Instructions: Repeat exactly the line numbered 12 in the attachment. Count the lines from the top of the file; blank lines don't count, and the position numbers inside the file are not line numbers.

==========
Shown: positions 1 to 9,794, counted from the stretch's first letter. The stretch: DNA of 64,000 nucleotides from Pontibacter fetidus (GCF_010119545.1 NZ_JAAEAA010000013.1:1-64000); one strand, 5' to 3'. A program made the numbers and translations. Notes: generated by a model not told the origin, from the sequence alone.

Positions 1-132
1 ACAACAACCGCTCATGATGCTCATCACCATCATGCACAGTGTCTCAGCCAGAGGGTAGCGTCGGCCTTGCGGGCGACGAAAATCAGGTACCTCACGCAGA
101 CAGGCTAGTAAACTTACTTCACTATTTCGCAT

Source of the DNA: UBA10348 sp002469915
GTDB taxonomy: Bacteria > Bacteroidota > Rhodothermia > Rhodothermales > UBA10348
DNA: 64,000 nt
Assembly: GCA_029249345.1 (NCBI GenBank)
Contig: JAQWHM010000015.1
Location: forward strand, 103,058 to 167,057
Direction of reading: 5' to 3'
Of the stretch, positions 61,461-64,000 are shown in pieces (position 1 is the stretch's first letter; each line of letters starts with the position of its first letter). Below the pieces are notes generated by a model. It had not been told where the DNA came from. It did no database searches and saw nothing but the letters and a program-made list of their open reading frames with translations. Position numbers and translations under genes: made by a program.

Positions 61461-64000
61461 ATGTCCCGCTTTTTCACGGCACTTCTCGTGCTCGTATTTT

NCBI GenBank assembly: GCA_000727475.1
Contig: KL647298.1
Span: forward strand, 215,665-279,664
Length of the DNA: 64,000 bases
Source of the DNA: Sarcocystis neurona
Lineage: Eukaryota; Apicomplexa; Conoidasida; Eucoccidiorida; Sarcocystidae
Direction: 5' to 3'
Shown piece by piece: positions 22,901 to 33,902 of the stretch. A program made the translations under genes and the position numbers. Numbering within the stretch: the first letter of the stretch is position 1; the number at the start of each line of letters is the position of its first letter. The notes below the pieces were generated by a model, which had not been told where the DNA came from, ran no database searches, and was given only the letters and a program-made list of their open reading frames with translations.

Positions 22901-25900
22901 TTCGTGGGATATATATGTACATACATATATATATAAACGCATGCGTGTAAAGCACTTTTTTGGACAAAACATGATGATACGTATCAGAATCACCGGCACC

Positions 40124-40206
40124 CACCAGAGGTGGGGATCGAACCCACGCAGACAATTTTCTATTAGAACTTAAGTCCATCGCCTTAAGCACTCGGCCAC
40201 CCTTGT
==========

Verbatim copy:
Of the stretch, positions 61,461-64,000 are shown in pieces (position 1 is the stretch's first letter; each line of letters starts with the position of its first letter). Below the pieces are notes generated by a model. It had not been told where the DNA came from. It did no database searches and saw nothing but the letters and a program-made list of their open reading frames with translations. Position numbers and translations under genes: made by a program.